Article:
From the beginning, I had a little bit of an internal conflict in trying to decide if I should make a half ham or some sort of diced ham casserole. To make the decision even harder for me, my cookbook of choice, Gooseberry Patch's Sunday Dinner at Grandma's had a recipe for both which intrigued me.
Cheesy Ham Potatoes caught my attention as my sister-in-law made us a yummy ham and cheesy potato concoction when Little Sissy was born. Farmstyle Ham & Gravy definitely caught my eye as it called for brown sugar and ginger ale. My normal go-to ham recipe uses brown sugar and Coca-Cola.
So since I had both smoked ham cubes and a smoked half ham in my freezer, I decided to make both.
Cheesy Ham Potatoes
30 oz. pkg. frozen diced potatoes
10 3/4 oz. can cream of potato soup
10 3/4 oz. can cream of celery soup
8 oz. container sour cream
1 c. milk
1 lb. cooked ham, diced
2 green onions, chopped
salt and pepper to taste
8 oz. shredded sharp Cheddar cheese, divided
In a large bowl, combine all ingredients, reserving one cup cheese for topping.
Since potatoes are still frozen, be sure to break up any large clumps.
Bake, covered, at 350 degrees for one hour. Then, sprinkle reserved cheese on top. Cook, uncovered, for an additional 30 minutes.
Let stand for a few minutes before serving.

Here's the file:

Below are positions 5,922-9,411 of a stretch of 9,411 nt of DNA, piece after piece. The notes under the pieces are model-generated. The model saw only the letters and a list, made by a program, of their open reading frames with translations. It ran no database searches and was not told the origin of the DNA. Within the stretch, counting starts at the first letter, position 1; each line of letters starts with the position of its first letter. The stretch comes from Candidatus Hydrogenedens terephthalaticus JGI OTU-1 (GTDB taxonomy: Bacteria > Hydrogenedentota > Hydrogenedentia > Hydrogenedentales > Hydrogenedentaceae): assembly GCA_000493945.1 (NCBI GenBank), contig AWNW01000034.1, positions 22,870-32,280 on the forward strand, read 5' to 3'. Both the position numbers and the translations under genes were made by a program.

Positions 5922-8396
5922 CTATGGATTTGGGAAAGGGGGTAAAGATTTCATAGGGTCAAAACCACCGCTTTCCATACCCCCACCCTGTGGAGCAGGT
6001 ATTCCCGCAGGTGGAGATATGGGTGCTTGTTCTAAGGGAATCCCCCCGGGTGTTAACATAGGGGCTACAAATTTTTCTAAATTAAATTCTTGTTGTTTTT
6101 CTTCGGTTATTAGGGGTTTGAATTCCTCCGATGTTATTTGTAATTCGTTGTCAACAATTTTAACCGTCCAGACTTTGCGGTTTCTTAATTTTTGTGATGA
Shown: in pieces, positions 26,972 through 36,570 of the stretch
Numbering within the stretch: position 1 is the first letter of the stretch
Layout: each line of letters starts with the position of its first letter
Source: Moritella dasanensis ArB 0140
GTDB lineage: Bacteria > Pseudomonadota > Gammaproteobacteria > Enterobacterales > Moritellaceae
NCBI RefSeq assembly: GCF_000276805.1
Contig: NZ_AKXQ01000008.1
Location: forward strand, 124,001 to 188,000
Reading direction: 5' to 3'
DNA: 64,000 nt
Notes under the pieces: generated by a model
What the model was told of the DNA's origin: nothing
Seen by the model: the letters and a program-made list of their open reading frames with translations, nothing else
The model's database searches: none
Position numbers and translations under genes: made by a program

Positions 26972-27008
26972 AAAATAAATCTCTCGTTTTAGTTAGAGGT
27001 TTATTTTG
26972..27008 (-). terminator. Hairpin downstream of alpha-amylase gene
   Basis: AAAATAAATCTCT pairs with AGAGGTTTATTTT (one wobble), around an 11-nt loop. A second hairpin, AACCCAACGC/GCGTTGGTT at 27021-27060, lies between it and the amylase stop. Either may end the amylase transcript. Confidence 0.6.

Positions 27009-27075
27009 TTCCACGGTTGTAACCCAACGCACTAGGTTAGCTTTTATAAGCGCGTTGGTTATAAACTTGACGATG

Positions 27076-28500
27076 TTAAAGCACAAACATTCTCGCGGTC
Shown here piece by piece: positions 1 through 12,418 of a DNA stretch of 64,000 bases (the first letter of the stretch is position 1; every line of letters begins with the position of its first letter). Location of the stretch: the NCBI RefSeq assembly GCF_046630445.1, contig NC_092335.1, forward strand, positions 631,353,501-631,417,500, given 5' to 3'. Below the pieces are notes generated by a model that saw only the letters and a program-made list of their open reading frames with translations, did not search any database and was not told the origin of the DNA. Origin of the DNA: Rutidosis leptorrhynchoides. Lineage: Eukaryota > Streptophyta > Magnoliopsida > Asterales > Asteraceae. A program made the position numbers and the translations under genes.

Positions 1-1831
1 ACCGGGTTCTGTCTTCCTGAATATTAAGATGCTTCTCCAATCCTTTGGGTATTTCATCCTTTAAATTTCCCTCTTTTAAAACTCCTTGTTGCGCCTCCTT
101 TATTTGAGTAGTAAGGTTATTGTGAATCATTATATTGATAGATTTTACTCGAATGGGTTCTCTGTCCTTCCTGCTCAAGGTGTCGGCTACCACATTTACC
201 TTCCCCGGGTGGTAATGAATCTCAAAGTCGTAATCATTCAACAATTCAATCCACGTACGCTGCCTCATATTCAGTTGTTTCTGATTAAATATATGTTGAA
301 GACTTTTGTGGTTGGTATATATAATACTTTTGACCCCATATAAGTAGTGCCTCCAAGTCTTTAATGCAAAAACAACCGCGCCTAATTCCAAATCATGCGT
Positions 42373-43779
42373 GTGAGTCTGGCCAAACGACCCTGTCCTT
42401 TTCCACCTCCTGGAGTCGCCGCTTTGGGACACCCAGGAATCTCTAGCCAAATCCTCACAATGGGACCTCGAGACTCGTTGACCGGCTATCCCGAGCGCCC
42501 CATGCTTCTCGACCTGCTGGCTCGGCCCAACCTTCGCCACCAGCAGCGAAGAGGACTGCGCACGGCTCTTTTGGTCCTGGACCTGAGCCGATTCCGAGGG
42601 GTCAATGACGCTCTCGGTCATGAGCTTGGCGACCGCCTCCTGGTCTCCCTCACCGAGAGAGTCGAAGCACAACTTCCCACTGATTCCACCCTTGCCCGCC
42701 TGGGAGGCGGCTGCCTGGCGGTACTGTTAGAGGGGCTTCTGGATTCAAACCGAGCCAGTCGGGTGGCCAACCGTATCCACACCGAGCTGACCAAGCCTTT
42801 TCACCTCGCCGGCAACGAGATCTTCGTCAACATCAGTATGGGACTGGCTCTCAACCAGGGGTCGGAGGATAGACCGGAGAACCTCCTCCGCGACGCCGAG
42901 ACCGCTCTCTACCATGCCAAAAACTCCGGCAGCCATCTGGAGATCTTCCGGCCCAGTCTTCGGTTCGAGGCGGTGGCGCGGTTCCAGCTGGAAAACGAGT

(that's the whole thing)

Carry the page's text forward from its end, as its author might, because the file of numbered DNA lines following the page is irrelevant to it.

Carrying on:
This was quite popular at this pig pen with no leftovers to speak of.
Farmstyle Ham & Gravy
8-10 pound fully-cooked ham, boneless or bone-in
whole cloves to taste
3/4 c. brown sugar, packed
2, 12 oz. cans ginger ale
Place ham in an ungreased roasting pan. (From my coke and brown sugar ham recipe, I have learned to use a disposable roasting pan.) Insert cloves, a few inches apart on top and partway down sides of ham.
Pat brown sugar onto top and sides of ham. Gently pour ginger ale over ham without rinsing off all the brown sugar. (I purchased a 2 liter bottle of ginger ale as opposed to cans.)
Pour remaining ginger ale into roasting pan.
Cover and bake at 325 degrees for one to 1 1/2 hours, until a meat thermometer inserted in center of ham reads 140 degrees. (This pigpen had some issues with the cooking time and our meat thermometers. After over 1 1/2 hours of cooking and two different meat thermometer readings, we thought it was done. Truth be told, it probably could have cooked a little bit longer to get it completely heated all the way through, but we weren't worried since we started with a smoked/fully-cooked ham.)
Remove ham to a serving platter, reserving drippings. Let ham stand for 5 to 10 minutes before slicing.
Let ham stand for 5 to 10 minutes before slicing.
Serve with Pan Gravy.
This ham was so moist and delish. I didn't even think it needed the pan gravy it was so good, but if gravy is your thing, here's the recipe:
Transfer drippings from roasting pan to a sauce pan; bring to a boil over medium heat. Whisk together 1/2 cup cornstarch and 1 cup cold water. Slowly add mixture to pan drippings, whisking well. Cook and stir until gravy thickens. Use more or less of cornstarch mixture, depending upon quantity of drippings.
So depending on how you like your ham, here are two easy and yummy recipes with high remarks from the pigpen.
Special thanks to Gooseberry Patch for providing me with this great cookbook to try and share with you. If you would like to purchase this or other cookbooks, please visit their store. If you would like to see other great recipes, check out www.realfarmwivesofamerica.com .